Breath: A Coming-of-Age Surfer Drama

Simon Baker, Ben Spence, and Samson Coulter in Breathe. Courtesy of Filmrise.

Breath is an okay coming-of-age film but the Australian-set film doesn’t really add anything to the genre despite the talents of director/co-writer Simon Baker.

Based on Tim Winton’s best-selling novel of the same name, we’re taken to a remote area of the Western Australia coast.  This is where we’re introduced to teenagers Pikelet (Samson Coulter) and Ivan (Ben Spence), known better as Loonie.  Growing up along the coast, the two of them want something more out of their lives.  Nobody could blame them since this area of the continent is so remote.  The two boys encounter a older surfer, Sando (Simon Baker), when they make their way to Sawyer Point.  Sando more or less serves as a mentor to the two teens.  He pushes them to become a better surfer with the goal to surf Old Smokey.

Surfing with Sando a change of scenery from their home life.  Pikelet’s life is better.  Raised by Mr. and Mrs. Pike (Richard Roxburgh and Rachael Blake), Pikelet grew up with parents he could depend on.  Loonie, on the other hand, is the type that wants to escape the violent hands of his father, Karl Loon (Jacek Koman).  As such, Loonie relishes every chance the two of them have together outside of the home.  While Loonie grows to love surfing and the time they spend with Sando, Pikelet starts to realize that it’s just not the life that he wants for himself.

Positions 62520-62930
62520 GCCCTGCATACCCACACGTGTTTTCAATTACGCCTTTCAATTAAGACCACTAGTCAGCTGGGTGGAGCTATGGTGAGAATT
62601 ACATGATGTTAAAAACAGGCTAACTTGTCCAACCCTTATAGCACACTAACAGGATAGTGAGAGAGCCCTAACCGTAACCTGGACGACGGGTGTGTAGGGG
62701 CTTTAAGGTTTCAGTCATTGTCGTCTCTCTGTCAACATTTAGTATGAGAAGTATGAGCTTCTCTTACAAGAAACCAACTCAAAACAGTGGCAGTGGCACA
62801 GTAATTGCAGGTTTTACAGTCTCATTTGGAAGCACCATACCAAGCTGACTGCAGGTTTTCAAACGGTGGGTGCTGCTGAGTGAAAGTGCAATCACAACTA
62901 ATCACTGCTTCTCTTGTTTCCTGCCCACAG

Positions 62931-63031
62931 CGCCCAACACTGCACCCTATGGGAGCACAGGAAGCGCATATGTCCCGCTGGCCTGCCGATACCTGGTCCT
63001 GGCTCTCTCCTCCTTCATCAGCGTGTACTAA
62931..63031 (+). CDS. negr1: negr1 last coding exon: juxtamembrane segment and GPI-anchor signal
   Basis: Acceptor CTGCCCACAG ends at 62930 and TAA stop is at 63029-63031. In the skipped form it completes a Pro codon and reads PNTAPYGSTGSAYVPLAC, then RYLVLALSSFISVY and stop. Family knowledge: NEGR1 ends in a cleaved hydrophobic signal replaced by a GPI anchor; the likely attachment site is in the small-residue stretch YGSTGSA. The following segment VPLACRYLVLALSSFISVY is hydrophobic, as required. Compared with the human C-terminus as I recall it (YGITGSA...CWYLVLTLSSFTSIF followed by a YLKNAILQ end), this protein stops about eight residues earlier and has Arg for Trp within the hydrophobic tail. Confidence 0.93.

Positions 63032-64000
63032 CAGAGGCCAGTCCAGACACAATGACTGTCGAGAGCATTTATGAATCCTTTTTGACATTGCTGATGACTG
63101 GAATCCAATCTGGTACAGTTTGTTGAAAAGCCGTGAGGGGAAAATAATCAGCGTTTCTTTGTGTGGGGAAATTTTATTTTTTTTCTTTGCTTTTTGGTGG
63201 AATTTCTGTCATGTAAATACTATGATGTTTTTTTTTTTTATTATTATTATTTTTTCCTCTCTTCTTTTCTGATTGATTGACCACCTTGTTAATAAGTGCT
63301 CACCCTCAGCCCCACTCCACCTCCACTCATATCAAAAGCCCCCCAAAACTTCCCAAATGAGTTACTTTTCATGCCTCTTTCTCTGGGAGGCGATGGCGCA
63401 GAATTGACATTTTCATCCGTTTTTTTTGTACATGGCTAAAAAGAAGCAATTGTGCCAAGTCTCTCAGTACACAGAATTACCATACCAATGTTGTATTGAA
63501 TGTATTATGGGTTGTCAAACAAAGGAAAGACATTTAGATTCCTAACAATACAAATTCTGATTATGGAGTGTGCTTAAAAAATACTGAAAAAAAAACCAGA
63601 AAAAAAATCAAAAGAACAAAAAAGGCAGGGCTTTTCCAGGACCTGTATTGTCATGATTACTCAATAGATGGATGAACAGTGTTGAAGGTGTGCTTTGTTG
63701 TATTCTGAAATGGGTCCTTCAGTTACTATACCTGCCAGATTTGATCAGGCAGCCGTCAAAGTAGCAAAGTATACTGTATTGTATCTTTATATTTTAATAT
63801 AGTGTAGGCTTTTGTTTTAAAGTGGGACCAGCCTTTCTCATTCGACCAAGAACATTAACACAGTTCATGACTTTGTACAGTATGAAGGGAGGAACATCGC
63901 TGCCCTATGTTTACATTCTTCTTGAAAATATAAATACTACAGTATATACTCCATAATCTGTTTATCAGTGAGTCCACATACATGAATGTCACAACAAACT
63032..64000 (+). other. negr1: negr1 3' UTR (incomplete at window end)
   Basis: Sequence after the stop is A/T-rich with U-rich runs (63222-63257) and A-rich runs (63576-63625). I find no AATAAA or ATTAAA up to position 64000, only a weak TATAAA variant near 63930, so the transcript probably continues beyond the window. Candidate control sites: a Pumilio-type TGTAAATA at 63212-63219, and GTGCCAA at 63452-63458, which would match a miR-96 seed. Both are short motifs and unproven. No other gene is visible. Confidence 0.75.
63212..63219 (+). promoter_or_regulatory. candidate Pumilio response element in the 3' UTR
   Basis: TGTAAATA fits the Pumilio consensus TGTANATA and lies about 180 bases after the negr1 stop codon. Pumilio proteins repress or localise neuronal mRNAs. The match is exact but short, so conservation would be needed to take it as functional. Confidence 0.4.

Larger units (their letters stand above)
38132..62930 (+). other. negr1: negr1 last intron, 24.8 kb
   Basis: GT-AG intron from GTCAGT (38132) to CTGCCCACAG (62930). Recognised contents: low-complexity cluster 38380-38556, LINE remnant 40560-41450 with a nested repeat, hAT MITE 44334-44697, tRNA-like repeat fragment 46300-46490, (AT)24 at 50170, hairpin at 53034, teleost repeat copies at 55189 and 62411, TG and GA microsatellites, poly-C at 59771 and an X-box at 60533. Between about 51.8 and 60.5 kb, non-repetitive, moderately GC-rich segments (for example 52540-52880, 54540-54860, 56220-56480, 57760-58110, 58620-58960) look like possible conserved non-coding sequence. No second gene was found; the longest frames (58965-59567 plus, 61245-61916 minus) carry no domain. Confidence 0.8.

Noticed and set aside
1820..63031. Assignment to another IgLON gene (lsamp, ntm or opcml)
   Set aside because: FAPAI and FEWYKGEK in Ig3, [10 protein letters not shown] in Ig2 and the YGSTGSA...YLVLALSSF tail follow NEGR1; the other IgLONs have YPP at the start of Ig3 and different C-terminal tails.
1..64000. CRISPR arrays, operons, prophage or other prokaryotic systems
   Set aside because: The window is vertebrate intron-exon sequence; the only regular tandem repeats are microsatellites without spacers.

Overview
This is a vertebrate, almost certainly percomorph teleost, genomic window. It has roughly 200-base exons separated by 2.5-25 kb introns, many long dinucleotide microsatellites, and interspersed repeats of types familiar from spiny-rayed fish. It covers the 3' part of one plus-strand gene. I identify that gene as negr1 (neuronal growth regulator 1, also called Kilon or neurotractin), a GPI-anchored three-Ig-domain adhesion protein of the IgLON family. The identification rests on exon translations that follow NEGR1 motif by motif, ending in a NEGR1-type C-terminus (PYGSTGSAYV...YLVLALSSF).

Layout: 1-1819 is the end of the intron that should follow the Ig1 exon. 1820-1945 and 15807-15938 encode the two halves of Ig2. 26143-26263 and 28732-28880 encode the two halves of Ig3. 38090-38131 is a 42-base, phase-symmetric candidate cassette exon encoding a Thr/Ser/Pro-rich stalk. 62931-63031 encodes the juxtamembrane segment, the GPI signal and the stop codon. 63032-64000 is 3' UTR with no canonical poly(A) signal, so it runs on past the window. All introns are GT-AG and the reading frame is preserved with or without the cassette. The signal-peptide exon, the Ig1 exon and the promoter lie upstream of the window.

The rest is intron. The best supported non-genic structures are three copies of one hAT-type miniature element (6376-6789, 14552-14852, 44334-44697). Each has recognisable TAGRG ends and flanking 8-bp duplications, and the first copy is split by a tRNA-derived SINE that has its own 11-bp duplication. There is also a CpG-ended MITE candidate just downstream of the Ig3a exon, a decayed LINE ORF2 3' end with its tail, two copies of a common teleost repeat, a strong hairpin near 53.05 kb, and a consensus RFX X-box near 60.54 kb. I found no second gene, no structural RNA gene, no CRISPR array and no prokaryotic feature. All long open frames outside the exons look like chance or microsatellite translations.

While Sando takes a back seat during the second hour, his wife, Eva (Elizabeth Debicki), comes to the forefront.  A champion skier from Utah, a knee injury forced Eva into retirement.  One thing leads to another and the next thing you know, Eva has an affair with Pikelet.  This is just all levels of wrong!

The film is at its best when the story is focused on surfing.  Away from the water, the film just isn’t quite as compelling.  That said, there are some majestic sights to behold, thanks to cinematographers Marden Dean and Rick Rifici.  Rifici’s water photographer is nothing short of amazing to say the least.  Between costume designer Terri Lamera and production designer Steven Jones-Evans both do a solid job at recreating the 1970s on screen.

While the film is just okay, newcomers Samson Coulter and Ben Spence will certainly be talents to watch over the years to come.  The two are able to hold their own against veteran actor Simon Baker.  Following a seven-season run on The Mentalist, Baker stepped behind the camera to direct his first feature film.  There’s no way that he could have directed a film during a brief hiatus so the former Emmy nominee was wise to postpone the film until after the series was finished.

Despite some breakout performances from the younger talent, Breath is an okay film but it’s nothing that anybody needs to rush and see in theaters any time soon.

DIRECTOR:  Simon Baker
SCREENWRITERS:  Gerard Lee and Simon Baker and Tim Winton
CAST:  Simon Baker, Samson Coulter, Ben Spence, Elizabeth Debicki, and Richard Roxburgh

Following the world premiere at the 2017 Toronto International Film Festival in the Contemporary World Cinema program, Filmrise opened Breath in select theaters on June 1, 2018 with a theatrical expansion to follow.

Danielle Solzman

Danielle Solzman is native of Louisville, KY, and holds a BA in Public Relations from Northern Kentucky University and a MA in Media Communications from Webster University. She roots for her beloved Kentucky Wildcats, St. Louis Cardinals, Indianapolis Colts, and Boston Celtics. Living less than a mile away from Wrigley Field in Chicago, she is an active reader (sports/entertainment/history/biographies/select fiction) and involved with the Chicago improv scene. She also sees many movies and reviews them. She has previously written for Redbird Rants, Wildcat Blue Nation, and Hidden Remote/Flicksided. From April 2016 through May 2017, her film reviews can be found on Creators.

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